|Handbook for Emergencies - Second Edition (UNHCR, 1999, 414 p.)|
|20. Administration, Staffing and Finance|
(see Checklist section on Finance, Equipment & Supplies).
52. Authority to purchase office furniture and equipment is given in the ABOD. Field Offices may purchase locally or regionally if the cost of the item is less than 15% above that available through the Supply and Transport Section at Headquarters2.
53. The purchase of computer equipment, vehicles, telecommunications equipment and security equipment should be coordinated with Headquarters in order to ensure conformity with the organization's specifications. Local purchase should be considered and if the cost is within the 15% limit referred to above, the Field Office should forward three pro forma invoices, together with the item's specifications, to the Supply and Transport section at Headquarters for approval.
2 Costs of items available through Headquarters are quoted in UNHCR's Catalogue of Most Frequently Purchased Items, UNHCR, Geneva, (updated regularly) and in lAPSO's catalogue of Office Equipment, IAPSO (updated regularly).
Asset Management System
54. The asset management system is an electronic system to track and manage all non-consumable assets owned by UNHCR (with a lifespan of over a year), regardless of funding source or user (including for example all vehicles, telecommunications and computer equipment, furniture and office equipment, buildings such as clinics, office, hospitals, and water purification and construction equipment). The system should be installed into at least one computer at the country office level. A decision should be made at the beginning if the extent of the operation requires that the system be installed in other offices within the country.
The office must also have the system user manuals, bar-code labels and data entry forms (obtained from the Asset Management Unit at Headquarters).
55. Whenever an asset is purchased, whether locally, regionally, through Headquarters, or by implementing partners with UNHCR funding, it must be bar-coded and recorded in the asset management system.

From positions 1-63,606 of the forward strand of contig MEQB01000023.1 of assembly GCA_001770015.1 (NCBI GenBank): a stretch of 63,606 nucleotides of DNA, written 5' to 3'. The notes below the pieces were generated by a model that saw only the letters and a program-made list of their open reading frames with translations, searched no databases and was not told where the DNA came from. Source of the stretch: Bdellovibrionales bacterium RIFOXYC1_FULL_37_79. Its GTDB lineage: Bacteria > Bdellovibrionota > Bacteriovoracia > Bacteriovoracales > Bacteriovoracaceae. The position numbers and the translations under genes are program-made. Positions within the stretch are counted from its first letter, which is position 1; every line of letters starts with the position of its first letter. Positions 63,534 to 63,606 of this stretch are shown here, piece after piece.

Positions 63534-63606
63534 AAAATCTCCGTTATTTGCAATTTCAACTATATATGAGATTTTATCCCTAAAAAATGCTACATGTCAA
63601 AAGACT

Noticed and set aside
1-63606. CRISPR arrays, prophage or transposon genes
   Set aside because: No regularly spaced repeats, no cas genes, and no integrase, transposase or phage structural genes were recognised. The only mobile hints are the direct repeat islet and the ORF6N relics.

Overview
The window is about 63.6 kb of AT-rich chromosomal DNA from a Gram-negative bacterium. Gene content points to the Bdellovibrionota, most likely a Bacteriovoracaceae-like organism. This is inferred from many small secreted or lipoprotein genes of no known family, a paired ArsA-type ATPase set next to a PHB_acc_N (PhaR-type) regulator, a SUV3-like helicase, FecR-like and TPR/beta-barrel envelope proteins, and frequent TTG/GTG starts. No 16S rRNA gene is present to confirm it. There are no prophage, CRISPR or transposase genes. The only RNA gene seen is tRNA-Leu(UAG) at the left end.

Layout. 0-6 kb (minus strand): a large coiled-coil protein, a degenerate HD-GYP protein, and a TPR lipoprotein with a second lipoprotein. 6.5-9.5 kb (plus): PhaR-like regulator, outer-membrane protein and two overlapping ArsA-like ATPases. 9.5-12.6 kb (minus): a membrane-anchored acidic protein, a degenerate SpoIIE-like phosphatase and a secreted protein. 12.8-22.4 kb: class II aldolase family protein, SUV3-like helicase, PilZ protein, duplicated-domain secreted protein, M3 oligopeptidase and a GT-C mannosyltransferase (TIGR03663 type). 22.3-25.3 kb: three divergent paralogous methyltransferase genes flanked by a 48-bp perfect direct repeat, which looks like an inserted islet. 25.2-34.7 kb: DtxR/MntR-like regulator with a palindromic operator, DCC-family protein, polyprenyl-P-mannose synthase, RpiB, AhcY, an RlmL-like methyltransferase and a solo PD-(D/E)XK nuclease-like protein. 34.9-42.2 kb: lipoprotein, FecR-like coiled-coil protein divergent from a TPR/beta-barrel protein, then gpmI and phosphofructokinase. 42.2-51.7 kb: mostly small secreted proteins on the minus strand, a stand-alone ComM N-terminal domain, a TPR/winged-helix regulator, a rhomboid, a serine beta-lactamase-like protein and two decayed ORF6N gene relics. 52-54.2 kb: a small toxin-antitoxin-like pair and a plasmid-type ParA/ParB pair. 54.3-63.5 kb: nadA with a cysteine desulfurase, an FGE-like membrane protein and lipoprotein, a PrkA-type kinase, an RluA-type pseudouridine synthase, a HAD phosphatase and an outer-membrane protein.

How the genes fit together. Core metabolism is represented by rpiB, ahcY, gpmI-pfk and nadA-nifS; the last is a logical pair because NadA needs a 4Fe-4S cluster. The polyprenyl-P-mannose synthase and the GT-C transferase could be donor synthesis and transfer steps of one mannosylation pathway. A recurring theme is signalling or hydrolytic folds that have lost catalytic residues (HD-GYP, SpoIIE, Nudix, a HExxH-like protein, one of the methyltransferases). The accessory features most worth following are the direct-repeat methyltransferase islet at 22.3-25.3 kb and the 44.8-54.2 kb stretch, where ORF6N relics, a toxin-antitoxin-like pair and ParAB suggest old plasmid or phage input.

56. Where items are acquired from stockpiles maintained at Headquarters, such as computer and telecommunications equipment, relevant data about the item will be sent to the Field on diskette so that the office can import the details into the asset management system.
57. Where an asset is re-deployed to another location, data about it should be sent on diskette to the receiving office for importation into the asset management system.
58. It is important that all assets are bar-coded and recorded in the asset management system from the beginning of the operation. Failure to do so will result in "lost" assets and in far more work than would originally have been required.
59. Offices maintaining their own asset management database should regularly send their databases to the country office for consolidation.
The consolidated database should be sent to Headquarters every three months.
60. An emergency office kit (see Catalogue of Emergency Response Resources, Appendix 1) can be used to supply a new office with stationery and small office equipment. The stockpiled kits weigh approximately 120 kg packed in two cardboard boxes. Each kit is designed for an office with five international staff and ten national staff.3
3 Further information is also contained in the Catalogue of Emergency Response Resources (Appendix 1).
1. Office supplies, as well as printed stationery and forms, can be purchased locally, regionally, or if this is too expensive, office supplies and printed forms listed in the UN catalogue may be ordered on a stationery request form (GEN-236/1) directly from Headquarters. The emergency kits are not intended for re-supply, even in emergencies.
61. Orders for items not listed in the UN catalogue4 and which are not locally available should be requested from Headquarters, giving all necessary details and specifications.
4Office Supplies, Forms and Materials, UN, Geneva, 1990.